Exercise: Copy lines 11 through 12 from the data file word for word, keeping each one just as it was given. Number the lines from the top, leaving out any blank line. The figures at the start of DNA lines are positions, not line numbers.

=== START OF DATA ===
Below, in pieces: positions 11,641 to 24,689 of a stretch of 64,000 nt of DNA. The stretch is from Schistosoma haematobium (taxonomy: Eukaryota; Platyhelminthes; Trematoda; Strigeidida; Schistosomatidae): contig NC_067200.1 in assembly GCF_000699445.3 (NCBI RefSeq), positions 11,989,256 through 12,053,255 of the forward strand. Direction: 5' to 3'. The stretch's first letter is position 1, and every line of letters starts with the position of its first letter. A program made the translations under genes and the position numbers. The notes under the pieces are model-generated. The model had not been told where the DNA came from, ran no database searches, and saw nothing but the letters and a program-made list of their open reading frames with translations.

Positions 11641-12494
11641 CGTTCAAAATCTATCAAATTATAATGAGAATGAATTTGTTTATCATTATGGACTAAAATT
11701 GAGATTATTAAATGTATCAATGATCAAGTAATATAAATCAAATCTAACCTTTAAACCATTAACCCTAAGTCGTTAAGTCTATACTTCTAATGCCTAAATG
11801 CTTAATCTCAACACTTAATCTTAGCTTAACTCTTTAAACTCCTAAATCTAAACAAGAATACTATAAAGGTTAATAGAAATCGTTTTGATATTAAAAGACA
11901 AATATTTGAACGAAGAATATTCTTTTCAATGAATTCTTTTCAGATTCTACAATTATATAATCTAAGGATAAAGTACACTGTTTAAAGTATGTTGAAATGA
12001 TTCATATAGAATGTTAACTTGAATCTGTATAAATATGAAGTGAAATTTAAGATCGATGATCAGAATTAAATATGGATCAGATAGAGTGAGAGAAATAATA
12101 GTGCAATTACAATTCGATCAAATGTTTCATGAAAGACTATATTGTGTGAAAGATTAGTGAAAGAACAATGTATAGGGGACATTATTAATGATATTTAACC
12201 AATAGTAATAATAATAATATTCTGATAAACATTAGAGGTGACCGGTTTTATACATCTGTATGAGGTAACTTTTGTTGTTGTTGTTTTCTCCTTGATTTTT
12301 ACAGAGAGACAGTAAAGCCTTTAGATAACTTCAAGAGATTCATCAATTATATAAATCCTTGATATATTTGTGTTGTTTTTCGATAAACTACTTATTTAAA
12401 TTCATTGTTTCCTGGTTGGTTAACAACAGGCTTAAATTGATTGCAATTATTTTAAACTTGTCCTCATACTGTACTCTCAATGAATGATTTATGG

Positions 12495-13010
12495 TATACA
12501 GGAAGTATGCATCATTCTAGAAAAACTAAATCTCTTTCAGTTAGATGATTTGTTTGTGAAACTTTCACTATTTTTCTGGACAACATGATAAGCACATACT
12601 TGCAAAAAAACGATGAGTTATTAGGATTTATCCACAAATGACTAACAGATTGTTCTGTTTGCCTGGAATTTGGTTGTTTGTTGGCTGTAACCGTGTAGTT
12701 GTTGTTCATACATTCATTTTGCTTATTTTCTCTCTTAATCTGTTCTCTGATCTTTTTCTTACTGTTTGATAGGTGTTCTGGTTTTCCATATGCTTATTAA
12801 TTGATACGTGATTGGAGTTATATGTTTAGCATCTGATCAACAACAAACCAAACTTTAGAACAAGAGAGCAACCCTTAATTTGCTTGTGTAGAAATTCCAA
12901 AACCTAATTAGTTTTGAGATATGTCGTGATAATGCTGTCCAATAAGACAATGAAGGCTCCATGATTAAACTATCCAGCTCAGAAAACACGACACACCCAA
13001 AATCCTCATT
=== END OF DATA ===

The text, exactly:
12401 TTCATTGTTTCCTGGTTGGTTAACAACAGGCTTAAATTGATTGCAATTATTTTAAACTTGTCCTCATACTGTACTCTCAATGAATGATTTATGG

Positions 12495-13010